The Usual Suspects
My expectations: Ordering one of Chef Ramsay's infamous HK staples -- Beef Wellington, John Dory (not the same breed of fish as Dory from Finding Nemo, alas), scallops or risotto -- all or separately underprepared because he's often declared, "They're raw!" on the show.
The reality: I attended the finale taping, which meant that a) the finalists created their own menus that did not include the usual suspects, and b) every element was so well executed -- perfectly seared seafood and steak, tender potatoes, crisp greens -- that my only complaint was a slightly underdressed slaw that could have used a touch more acid.
My expectations: Intrusive cameras and production people everywhere, taking away from the dining experience
The reality: The camera people and PAs were so quiet and efficient that I tuned out their activity pretty quickly. I had difficulty ignoring the cameras only a few times -- when they captured my reaction as I sampled a new dish. Here's a little taste of what ran through my head: Oh no, I cut the piece too big! How long will I look like I have overstuffed chipmunk cheeks? Chew, dammit, chew! This is really, really good. Hey, share a bit of your steak, buddy. Ugh, did I just critique the slaw on camera? I sound so pompous! Later, I had the privilege of visiting the master control room, which has what looks to be at least 100 monitors trained on every little action in the dining room and kitchen. Self-conscious much? Yes. I might have to rethink my dreams of participating on The Amazing Race.
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My expectations: Free-flowing wine to keep diners occupied and in a pleasantly undemanding state of euphoria
The reality: Yep, the waitstaff is very Johnny-on-the-spot when it came to topping off our Malbec. Fortunately (and very responsibly), Fox provides cab vouchers for those who over-tipple.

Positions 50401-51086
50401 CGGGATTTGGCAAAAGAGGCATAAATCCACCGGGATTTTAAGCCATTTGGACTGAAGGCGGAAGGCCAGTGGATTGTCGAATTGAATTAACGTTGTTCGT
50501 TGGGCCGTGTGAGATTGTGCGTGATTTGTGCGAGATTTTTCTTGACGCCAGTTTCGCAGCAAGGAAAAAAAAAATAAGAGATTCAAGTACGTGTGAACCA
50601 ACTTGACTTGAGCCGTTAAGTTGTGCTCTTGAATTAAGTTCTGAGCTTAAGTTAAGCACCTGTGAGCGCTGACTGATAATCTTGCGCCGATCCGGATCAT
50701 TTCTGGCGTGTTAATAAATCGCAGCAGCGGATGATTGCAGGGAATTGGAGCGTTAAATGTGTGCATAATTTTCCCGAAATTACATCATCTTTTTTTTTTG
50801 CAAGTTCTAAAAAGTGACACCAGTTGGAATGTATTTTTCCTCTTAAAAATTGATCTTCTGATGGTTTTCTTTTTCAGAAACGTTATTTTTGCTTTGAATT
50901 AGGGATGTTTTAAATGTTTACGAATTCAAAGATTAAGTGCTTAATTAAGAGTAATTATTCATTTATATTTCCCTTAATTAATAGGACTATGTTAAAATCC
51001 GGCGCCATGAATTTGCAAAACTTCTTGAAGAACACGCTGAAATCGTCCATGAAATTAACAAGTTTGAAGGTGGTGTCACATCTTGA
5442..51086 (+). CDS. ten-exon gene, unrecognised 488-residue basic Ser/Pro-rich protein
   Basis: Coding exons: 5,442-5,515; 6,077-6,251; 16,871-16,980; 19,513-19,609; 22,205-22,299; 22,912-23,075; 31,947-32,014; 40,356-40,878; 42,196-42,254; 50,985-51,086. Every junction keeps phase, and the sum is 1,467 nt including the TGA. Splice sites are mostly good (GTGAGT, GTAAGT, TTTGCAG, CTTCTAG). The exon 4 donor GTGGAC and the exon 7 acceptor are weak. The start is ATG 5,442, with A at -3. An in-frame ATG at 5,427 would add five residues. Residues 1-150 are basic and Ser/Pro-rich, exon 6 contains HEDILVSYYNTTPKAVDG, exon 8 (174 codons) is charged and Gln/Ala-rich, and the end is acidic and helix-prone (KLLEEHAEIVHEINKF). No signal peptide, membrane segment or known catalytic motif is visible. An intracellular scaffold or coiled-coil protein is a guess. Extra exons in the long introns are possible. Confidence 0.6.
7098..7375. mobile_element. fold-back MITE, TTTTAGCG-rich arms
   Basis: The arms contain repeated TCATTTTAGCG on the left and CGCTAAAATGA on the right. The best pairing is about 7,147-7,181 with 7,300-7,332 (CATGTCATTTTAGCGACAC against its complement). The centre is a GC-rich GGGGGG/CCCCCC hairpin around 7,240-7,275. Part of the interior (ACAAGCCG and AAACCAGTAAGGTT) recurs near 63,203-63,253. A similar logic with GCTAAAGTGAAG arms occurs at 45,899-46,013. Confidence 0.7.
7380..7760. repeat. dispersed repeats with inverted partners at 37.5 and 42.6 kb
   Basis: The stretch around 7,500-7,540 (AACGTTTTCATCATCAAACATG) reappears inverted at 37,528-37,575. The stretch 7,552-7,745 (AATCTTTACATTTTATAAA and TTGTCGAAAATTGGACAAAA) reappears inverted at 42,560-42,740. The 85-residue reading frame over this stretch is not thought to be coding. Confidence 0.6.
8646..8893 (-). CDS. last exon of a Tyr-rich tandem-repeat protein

My expectations: A port-o-potty since Hell's Kitchen isn't a real restaurant
The reality: There were multiple bathrooms outside in the honeywagons, aka those trailers actors hang out in on location shoots. So in a way, we got star treatment!
My expectations: Strange cut-outs for cameras to capture the competitors surreptitiously
The reality: A side hallway separated by a one-way mirror allows the camera to capture the action inside without bothering the contestants, who have cushy living quarters and an impressively turned-out kitchen. Fun fact: Near the beginning of the competition the contestants start out requesting good ingredients, like organic vegetables, to cook for themselves, but by the end of the month's filming, they're exhausted and ask for items like Hot Pockets.
The Overall Experience
My expectations: A surreal undertaking in which I'd be alternately starving or distracted by production
The reality: It feels like a real restaurant and is a surprisingly normal dining experience as soon as I ignored the cameras and occasional celebrities dining near me -- but I live in Los Angeles, so that's common anyway. My hyper-aware attitude created suspense (If that table got their apps, when will we get ours?) along with appreciation (Three fat scallops instead of just two? This is the best meal ever!), but in the end I was satisfied and wondered how one would go about tipping on a free meal at a fake restaurant.
Hell's Kitchen returns for its 11th season in early 2013 on Fox.